Saturday, June 19, 2010

"One prisoner had been brought out of his cell"

"The gallows stood in a small yard, separate from the main grounds of the prison, and overgrown with tall prickly weeds. It was a brick erection like three sides of a shed, with planking on top, and above that two beams and a crossbar with the rope dangling. The hangman, a grey-haired convict in the white uniform of the prison, was waiting beside his machine. He greeted us with a servile crouch as we entered. At a word from Francis the two warders, gripping the prisoner more closely than ever, half led, half pushed him to the gallows and helped him clumsily up the ladder. Then the hangman climbed up and fixed the rope round the prisoner's neck.

"We stood waiting, five yards away. The warders had formed in a rough circle round the gallows. And then, when the noose was fixed, the prisoner began crying out on his god. It was a high, reiterated cry of 'Ram! Ram! Ram! Ram!', not urgent and fearful like a prayer or a cry for help, but steady, rhythmical, almost like the tolling of a bell. The dog answered the sound with a whine. The hangman, still standing on the gallows, produced a small cotton bag like a flour bag and drew it down over the prisoner's face. But the sound, muffled by the cloth, still persisted, over and over again: 'Ram! Ram! Ram! Ram! Ram!'"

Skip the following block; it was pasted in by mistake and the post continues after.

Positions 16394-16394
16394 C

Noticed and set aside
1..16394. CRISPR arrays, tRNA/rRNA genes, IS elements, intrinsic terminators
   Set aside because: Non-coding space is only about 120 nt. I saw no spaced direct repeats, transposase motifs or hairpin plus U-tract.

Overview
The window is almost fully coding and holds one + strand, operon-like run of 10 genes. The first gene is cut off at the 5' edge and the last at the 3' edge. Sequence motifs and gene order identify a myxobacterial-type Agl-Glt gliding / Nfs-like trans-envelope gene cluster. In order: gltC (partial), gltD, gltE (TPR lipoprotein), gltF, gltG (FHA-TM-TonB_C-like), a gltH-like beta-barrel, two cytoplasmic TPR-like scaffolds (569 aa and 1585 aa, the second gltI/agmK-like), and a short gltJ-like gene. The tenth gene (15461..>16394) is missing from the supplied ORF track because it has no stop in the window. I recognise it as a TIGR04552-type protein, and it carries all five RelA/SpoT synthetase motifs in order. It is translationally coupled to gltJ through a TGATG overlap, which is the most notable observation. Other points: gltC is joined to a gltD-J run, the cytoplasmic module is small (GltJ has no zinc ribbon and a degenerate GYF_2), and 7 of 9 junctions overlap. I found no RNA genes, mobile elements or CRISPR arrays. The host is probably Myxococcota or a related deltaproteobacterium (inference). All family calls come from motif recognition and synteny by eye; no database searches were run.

The chair in which Ronnie Lee Gardner was shot, still showing the entry holes of the rounds that pierced his heart, from the Deseret News

"The hangman climbed down and stood ready, holding the lever. Minutes seemed to pass. The steady, muffled crying from the prisoner went on and on, 'Ram! Ram! Ram!' never faltering for an instant. The superintendent, his head on his chest, was slowly poking the ground with his stick; perhaps he was counting the cries, allowing the prisoner a fixed number-- fifty, perhaps, or a hundred. Everyone had changed colour. The Indians had gone grey like bad coffee, and one or two of the bayonets were wavering. We looked at the lashed, hooded man on the drop, and listened to his cries--each cry another second of life; the same thought was in all our minds: oh, kill him quickly, get it over, stop that abominable noise!"

from A Hanging, by George Orwell

1 comment:

  1. Deacon Bob YerhotJune 20, 2010 at 10:57 AM

    Let us all pray that we truly become a nation that protects all human life.

    The horrors of abortion are equaled, I believe, with the horror of capital punishment and the horrors of war.

    There are obvious alternatives to ending an unborn life; there are alternatives to ending the life of one convicted of a capital crime; there is almost always an alternative to war.

    God help us in this uphill struggle to reform our hearts and our society.

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